Infertility is not a battle of the worst off or a race to the bottom of despair. Whether men or women hurt more is irrelevant.

The fact is that the cultural narrative of women as mothers-in-waiting makes it acceptable and better understood when the wait drags on. Men, on the other hand, have a cultural narrative that says kids are fun but optional, and “real men” have aggressive, uber-sperm so potent it makes babies from across the room.

Both narratives are bad for men, women, and children.

We can change the narrative.

We can stop making assumptions about men’s’ (and women’s) desire for or feelings around children. We can make spaces – in organizations and in our own language – for men (and women) to be honest about their feelings on parenthood. We can stop passing judgment on what others “should” do.

This will help both men and women.

Men will be able to have a more authentic view on parenthood, which will help build respect for fathers as more than babysitters to their children. This in turn can take some of the societal pressure off of women to be the primary person judged for their sacrifice or lack thereof around raising kids.

And when men and women are seen as equal partners in parenting, then the extreme taboo of women who want to remain childless is lifted.

The best part? When parenthood is thoughtfully chosen instead of being done through obligation or cultural coercion, then children will benefit from parents who are conscientious and fully present in the parenting role. This will produce happier, more productive people.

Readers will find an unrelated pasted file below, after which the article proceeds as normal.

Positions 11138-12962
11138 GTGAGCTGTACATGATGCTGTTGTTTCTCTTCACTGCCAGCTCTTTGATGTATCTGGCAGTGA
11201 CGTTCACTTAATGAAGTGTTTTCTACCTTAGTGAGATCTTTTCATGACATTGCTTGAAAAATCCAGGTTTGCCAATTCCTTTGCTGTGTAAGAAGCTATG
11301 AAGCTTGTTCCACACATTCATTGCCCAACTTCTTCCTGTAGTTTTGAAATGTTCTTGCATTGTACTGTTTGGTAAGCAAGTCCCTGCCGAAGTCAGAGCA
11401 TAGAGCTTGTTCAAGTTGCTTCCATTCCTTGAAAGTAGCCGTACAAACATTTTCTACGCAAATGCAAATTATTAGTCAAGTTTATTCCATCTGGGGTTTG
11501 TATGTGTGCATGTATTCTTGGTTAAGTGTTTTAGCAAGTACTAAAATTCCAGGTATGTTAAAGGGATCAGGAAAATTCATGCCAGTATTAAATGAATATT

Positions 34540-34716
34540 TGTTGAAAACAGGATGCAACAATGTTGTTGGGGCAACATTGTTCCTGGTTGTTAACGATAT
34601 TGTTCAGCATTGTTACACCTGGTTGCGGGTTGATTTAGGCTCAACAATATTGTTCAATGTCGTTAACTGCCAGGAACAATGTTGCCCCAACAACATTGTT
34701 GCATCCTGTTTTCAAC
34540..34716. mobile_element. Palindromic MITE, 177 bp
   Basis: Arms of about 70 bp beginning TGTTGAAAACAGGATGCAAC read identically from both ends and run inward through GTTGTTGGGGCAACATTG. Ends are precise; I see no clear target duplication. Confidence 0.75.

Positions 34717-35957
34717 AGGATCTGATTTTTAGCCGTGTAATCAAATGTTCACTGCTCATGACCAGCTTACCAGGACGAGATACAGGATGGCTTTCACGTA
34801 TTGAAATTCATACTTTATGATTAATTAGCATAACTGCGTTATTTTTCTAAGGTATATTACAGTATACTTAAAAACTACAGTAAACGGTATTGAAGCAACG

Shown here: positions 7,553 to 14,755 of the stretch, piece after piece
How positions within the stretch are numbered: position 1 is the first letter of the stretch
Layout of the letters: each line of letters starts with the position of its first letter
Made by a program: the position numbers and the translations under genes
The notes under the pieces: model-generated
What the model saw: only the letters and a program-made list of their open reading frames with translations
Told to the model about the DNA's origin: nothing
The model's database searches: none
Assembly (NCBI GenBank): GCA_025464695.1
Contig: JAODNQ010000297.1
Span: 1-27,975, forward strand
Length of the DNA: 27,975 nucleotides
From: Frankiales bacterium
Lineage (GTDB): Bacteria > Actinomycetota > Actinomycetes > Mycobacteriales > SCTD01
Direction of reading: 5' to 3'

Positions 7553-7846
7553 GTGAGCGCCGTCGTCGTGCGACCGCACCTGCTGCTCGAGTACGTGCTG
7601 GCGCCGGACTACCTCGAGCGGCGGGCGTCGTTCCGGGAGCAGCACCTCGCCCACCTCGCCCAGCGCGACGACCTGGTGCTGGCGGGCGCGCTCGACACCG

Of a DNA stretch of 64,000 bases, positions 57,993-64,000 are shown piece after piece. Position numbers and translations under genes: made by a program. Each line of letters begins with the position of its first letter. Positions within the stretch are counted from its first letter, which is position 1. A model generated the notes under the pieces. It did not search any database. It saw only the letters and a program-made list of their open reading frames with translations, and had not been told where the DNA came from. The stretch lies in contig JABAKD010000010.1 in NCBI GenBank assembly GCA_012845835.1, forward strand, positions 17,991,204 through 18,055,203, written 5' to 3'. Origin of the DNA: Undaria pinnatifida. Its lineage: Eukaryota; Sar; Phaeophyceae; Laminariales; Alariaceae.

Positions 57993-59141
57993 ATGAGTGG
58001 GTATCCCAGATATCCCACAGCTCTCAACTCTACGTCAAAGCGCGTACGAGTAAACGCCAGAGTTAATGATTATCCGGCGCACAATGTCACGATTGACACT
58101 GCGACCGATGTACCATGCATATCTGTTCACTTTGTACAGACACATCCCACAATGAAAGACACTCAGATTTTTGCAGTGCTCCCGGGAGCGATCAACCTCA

I often say that one of the blessings of infertility is being so endlessly grateful for my kids.

When parenting gets hard (and it does!), we can take a deep breath and remember the alternative of childlessness. By the time I got pregnant – nine long years after we ditched the birth control – I had no doubt that my husband was as committed to parenting as I was.

I think the fact that we had broken down the narrative that I was “baby crazy” and he was “just along for the ride” has made a huge difference in our relationship to each other and with our kids.

When we break men and women out of culturally limiting roles, everyone can flourish.


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Paige Lucas-Stannard is a Parenting Writer and Educator at Everyday Feminism. She’s a former NASA research librarian happy to be home raising her 3 IVF babies after nearly a decade of infertility. She blogs about infertility, parenting, and women’s issues at Baby Dust Diaries as well as being the founder of the gentle discipline and co-founder of the breastfeeding rights She likes to cook and sew and has, in general, become her mother. Happily. Follow her on Twitter @babydust.. Read her articles here.